A few months ago, Professor Storer encouraged us to develop our characters. We were all encouraged to find the underlying narrative, the story behind the character. We’ve sought out the motivating factors behind the actions of our characters. What is happening to us off -stage, and how is it influencing our on-stage behavior? I’ve been trying to search through this character, Coalhouse Walker Jr., and uncover what makes him tick. What makes him vulnerable? What can I evoke well within this character, and what traits should I try to hone? I’ll say that when I first took on this role, I wanted something different from what I thought was the typical depiction of this character. I wanted him to be more like me (partially from a certain type of empathy I had with Coalhouse). I resonate with his confidence, his tenderness, and his innate connection to music. I feel his angst as he finally plays for Sarah to come down stairs to him (that first D and C on the piano always gets me). Yet, there are moments of struggle that I feel when I perform in the role. We have a different confidence and outlook on life. In viewing this man, I recognize my own tendency to mitigate the chance of the worst instead of hoping for the best in some aspects of life. I’m not a usually grouchy person. I don’t sulk, and I remain optimistic. However, I can’t help but look to this character Coalhouse and say “you are a fool. Your optimism blinds you, your pride is the cause of your suffering (as well as those around you), and despite your talents and accolades, you fail to view life in technicolor. In short, you’re simple.” But it is this haunting simplicity that entices me to perform at my best every night. His pure and untainted nature allows him to walk wherever he likes with his chest out and a grin on his face. Despite the racial prejudice that permeates his surrounding environments, he has a confidence that lights the way for those who have given up hope, and he has an indefatigable energy that he brings to every situation. He has not become jaded in the least by life. This simplicity of character has not only made him into a character of reverence, but is also what ultimately brings about his downfall. What does he love more, between his car and the love of his life? Does he realize that he has sacrificed his love for the sake of pride? Although I am, and although I know that I must be him, I cannot help but judge him. But does that not mean that I judge myself? It is my cause for confusion in Act II. Each night, I fluctuate between self hatred, hatred towards the world that wronged me, despair at the loss of everything I have cared for (as I have in some senses forgotten about my son), and a desire for vengeance. I look forward to discovering new emotions on a given night.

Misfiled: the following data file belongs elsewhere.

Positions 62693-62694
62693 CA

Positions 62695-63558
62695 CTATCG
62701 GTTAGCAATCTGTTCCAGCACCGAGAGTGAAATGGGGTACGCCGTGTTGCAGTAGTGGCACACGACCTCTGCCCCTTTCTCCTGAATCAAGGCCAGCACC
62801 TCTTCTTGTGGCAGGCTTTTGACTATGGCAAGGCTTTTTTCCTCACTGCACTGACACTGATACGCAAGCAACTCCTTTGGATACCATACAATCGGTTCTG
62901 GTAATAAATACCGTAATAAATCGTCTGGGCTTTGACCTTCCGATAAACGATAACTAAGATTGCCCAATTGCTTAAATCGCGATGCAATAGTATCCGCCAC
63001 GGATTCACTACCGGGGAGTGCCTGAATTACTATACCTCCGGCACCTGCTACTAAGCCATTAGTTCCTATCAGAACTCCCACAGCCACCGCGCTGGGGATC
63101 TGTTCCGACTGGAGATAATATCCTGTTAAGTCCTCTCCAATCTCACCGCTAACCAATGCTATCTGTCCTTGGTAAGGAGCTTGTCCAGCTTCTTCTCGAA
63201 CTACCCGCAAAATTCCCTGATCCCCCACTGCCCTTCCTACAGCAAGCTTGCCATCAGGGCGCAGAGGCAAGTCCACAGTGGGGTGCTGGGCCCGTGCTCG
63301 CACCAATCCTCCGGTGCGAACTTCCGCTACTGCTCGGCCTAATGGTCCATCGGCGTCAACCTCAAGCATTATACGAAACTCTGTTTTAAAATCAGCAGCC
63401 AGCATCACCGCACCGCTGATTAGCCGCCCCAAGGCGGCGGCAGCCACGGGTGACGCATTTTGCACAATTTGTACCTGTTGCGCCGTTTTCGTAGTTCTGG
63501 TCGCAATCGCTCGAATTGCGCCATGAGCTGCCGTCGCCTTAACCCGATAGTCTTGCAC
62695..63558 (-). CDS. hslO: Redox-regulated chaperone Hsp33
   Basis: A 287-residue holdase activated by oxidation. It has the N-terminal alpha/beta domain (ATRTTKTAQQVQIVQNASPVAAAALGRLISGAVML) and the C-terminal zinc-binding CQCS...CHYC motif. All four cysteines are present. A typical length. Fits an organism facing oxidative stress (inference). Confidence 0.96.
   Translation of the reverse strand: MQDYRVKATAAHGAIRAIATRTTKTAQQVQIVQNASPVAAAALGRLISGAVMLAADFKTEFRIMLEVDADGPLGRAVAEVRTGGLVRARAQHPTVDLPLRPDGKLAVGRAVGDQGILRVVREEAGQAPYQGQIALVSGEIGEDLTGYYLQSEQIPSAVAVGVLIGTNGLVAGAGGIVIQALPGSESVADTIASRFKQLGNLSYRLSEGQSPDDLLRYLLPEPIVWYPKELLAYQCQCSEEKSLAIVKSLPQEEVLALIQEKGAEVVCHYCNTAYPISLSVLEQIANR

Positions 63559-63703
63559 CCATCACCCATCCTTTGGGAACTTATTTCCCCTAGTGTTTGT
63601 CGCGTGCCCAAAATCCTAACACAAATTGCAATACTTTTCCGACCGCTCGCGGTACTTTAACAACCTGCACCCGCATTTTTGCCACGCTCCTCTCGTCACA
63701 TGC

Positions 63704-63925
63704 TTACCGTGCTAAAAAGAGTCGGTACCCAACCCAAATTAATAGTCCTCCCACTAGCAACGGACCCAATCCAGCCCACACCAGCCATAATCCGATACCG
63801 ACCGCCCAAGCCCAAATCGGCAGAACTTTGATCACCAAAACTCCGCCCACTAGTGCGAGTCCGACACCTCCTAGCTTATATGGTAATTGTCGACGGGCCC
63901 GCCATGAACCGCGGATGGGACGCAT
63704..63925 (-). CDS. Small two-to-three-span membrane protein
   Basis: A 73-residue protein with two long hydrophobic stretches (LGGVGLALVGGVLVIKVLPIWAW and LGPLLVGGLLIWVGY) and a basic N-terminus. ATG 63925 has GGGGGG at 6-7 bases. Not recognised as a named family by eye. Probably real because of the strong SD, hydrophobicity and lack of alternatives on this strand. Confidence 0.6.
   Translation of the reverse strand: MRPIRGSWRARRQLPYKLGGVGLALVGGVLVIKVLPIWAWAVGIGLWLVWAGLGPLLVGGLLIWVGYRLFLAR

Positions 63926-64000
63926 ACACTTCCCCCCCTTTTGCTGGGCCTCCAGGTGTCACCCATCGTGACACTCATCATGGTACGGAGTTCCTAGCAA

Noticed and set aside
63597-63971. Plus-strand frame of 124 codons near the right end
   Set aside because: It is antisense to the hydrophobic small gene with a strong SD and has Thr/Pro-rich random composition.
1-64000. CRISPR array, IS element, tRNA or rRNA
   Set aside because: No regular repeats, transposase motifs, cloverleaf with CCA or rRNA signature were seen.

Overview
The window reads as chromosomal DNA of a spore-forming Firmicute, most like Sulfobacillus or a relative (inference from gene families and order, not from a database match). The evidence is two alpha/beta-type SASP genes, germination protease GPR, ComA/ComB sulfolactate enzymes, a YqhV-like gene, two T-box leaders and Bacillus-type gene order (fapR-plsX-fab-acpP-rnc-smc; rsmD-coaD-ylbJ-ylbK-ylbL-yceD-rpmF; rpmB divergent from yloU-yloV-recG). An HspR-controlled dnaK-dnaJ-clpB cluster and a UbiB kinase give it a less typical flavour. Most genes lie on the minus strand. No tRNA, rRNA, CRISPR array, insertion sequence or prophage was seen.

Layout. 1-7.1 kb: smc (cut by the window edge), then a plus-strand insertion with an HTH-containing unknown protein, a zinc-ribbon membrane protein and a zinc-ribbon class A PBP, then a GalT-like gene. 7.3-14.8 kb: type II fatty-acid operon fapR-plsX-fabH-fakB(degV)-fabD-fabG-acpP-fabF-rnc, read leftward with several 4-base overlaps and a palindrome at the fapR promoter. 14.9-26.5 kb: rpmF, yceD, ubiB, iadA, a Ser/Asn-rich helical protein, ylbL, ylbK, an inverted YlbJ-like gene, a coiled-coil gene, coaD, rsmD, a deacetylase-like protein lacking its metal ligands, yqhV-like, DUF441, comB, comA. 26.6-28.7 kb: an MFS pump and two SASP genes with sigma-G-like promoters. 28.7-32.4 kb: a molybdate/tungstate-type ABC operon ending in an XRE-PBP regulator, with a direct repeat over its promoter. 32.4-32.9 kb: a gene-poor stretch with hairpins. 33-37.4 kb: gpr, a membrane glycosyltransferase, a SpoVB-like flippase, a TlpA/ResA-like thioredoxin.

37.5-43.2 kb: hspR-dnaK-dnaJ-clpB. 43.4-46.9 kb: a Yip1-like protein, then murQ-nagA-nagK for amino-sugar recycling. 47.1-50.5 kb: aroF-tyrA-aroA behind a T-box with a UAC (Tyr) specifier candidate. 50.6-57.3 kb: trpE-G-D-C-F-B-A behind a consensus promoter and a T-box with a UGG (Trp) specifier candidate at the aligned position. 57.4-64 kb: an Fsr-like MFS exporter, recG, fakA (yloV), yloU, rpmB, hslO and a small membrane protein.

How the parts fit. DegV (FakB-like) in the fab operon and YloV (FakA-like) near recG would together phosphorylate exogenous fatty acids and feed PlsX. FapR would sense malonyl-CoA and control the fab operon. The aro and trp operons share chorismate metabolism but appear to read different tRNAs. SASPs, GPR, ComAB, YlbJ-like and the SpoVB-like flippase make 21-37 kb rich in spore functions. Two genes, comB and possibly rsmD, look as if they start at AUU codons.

If I understand nothing else about myself as Coalhouse Walker Jr., I understand that I am a man broken with my own contradictions, striving to be rebuilt. Yet, even in this, I wonder when I am broken. I wonder if I have internal pain and angst, and if it at times overpowers me. I wonder if I love too much, or not enough. Will tomorrow be the night in which I imply that I’ve experienced racism in St. Louis? Will I have flashbacks to the painful experiences in my life once I encounter the racist Willie Conklin? Or will my first breakdown occur within the narrative of story as opposed to outside of it? Will I redeem myself? If so, when? In my attempts to focus on my actions instead of emotions, I don’t plan out how I will feel, act, or even interpret some of my lines at times.
It is in this way that I am prepared for these performances. I have prepared myself to become surprised each night. I have worked hard to understand my lines and the meaning behind them. Yet, in this understanding, I have become curious about Coalhouse, not as a character, but as a man. In case you couldn’t tell by the random assertions in this post, the character (in spite of his simplicity, and even sometimes predictable transformation), intrigues me, and I look forward to discovering his not-so-simple nature each night.